Deglobalisation and the Mediterranean Sea: what is Italy’s role? | CDP

Deglobalisation and the Mediterranean Sea: what is Italy’s role?

How is globalisation changing? What advantages do non-EU countries bordering the Mediterranean offer to European companies aiming to reorganise production on a regional scale? And what opportunities does this new scenario open up for Italian ports?

The paper discusses how the slowdown in globalisation can be seen in a progressive regionalisation of trade, reviving economic cooperation in the Mediterranean and boosting Italy's relevance as a logistics-port hub between North Africa and continental Europe.

Read the report’s key messages and download the document for further information.

  • For at least 15 years, the globalisation process has been gradually slowing. This has been accompanied by corresponding changes with:
    • the reduction of the weight of international trade in world GDP;
    • the exhaustion of the fragmentation process of global value chains.
  • There are two main reasons for these trends: on one hand, China's ambition to establish itself as an industrial power increasingly less dependent on imported technologies and exports; on the other, the West's rethinking of foreign dependencies in strategic national security chains.
  • In this perspective, the policies of the US and the EU aim to favour selective processes of both re-industrialisation (reshoring) and re-localisation of production chains, focusing on geopolitically reliable partners (friendshoring).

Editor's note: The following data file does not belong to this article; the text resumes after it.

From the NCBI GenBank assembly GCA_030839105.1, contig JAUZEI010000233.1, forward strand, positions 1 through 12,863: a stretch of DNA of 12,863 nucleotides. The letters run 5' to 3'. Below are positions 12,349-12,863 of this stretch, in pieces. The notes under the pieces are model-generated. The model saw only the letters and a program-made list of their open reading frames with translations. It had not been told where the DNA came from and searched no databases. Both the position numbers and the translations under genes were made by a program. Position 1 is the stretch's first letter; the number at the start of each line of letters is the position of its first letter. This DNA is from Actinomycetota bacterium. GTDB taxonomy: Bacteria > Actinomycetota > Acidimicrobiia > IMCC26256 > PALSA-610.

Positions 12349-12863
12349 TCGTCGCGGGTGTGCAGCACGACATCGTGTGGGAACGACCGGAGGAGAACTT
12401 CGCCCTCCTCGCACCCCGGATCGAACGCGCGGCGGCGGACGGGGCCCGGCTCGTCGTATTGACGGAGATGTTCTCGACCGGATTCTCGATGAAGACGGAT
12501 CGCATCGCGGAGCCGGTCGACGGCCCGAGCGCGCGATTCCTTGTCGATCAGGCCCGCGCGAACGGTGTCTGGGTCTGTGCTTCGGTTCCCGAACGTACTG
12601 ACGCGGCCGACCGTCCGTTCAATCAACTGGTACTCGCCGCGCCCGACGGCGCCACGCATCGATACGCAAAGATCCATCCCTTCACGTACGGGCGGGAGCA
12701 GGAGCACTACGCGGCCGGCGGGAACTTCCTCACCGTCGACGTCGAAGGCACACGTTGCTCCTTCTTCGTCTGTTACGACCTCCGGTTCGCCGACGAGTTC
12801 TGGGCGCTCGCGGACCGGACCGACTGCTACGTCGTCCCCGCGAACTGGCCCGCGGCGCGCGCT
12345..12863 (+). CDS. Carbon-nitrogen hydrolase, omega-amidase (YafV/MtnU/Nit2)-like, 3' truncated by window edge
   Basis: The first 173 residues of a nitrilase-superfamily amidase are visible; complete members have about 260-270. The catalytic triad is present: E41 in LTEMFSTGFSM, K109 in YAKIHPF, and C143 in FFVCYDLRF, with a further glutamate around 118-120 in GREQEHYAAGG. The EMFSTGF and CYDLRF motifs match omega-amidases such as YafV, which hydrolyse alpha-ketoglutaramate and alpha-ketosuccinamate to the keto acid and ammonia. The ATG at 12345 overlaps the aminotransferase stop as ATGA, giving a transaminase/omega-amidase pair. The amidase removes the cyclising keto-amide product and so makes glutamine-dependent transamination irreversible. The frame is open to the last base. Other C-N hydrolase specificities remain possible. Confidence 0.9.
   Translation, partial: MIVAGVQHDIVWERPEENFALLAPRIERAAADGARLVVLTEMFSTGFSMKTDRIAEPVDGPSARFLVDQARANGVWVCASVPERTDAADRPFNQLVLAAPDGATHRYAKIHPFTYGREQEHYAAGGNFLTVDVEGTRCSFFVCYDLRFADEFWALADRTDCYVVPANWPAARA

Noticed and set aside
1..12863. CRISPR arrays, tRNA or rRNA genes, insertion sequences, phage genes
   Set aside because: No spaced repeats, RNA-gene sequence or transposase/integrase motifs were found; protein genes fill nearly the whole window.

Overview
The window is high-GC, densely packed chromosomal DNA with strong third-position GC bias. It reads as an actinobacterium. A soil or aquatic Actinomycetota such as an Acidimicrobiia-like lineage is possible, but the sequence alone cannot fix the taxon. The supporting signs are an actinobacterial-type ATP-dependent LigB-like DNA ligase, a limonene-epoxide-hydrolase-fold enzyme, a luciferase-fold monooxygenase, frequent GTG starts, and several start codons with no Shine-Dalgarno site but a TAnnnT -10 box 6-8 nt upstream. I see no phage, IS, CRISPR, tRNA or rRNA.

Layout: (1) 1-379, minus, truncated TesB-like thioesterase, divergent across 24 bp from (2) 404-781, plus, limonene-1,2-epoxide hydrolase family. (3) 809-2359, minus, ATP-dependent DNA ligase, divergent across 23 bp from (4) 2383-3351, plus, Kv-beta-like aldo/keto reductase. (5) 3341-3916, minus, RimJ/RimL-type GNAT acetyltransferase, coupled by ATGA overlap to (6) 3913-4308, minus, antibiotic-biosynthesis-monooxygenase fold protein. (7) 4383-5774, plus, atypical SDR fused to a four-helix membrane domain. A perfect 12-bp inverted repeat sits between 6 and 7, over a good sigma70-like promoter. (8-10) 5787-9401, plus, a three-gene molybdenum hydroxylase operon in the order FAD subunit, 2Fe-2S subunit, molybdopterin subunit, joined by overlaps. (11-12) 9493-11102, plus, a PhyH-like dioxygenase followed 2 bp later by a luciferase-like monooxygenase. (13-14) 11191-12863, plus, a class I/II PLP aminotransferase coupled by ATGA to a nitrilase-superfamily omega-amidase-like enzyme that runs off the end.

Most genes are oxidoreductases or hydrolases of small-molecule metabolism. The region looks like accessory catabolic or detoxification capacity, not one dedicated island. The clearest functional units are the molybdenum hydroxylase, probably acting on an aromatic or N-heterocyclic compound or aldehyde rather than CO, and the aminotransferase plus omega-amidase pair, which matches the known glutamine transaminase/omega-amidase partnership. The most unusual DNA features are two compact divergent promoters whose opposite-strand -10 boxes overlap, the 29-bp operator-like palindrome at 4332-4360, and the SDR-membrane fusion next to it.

• These dynamics could fuel a progressive regionalisation of production and trade, which in the European context would allow the strengthening of economic cooperation in the Mediterranean.
  • Indeed, countries on non-European shores can be a viable solution to redefine the configuration of the EU's production chains, taking advantage of:
    • strong specialisation in industrial areas of particular interest to European downstream companies;
    • continuing low labour costs, with average manufacturing wages lower than in China;
    • a significantly strengthened port-logistics infrastructure.
  • However, the opportunities offered by these comparative advantages cannot be separated from careful monitoring of the economic and social instability that plagues North Africa and the Middle East.
  • The reorganisation of trade balances with a Mediterranean perspective is an opportunity for the Italian port sector, which can leverage its undisputed leadership in short sea shipping. To fully exploit Italy's strategic location, however, it is necessary to strengthen the competitiveness of ports by focusing on:
    • streamlining of port services,
    • upgrading of intermodal infrastructure,
    • development of back-port areas and
    • green transformation.
Read the brief (Available in Italian)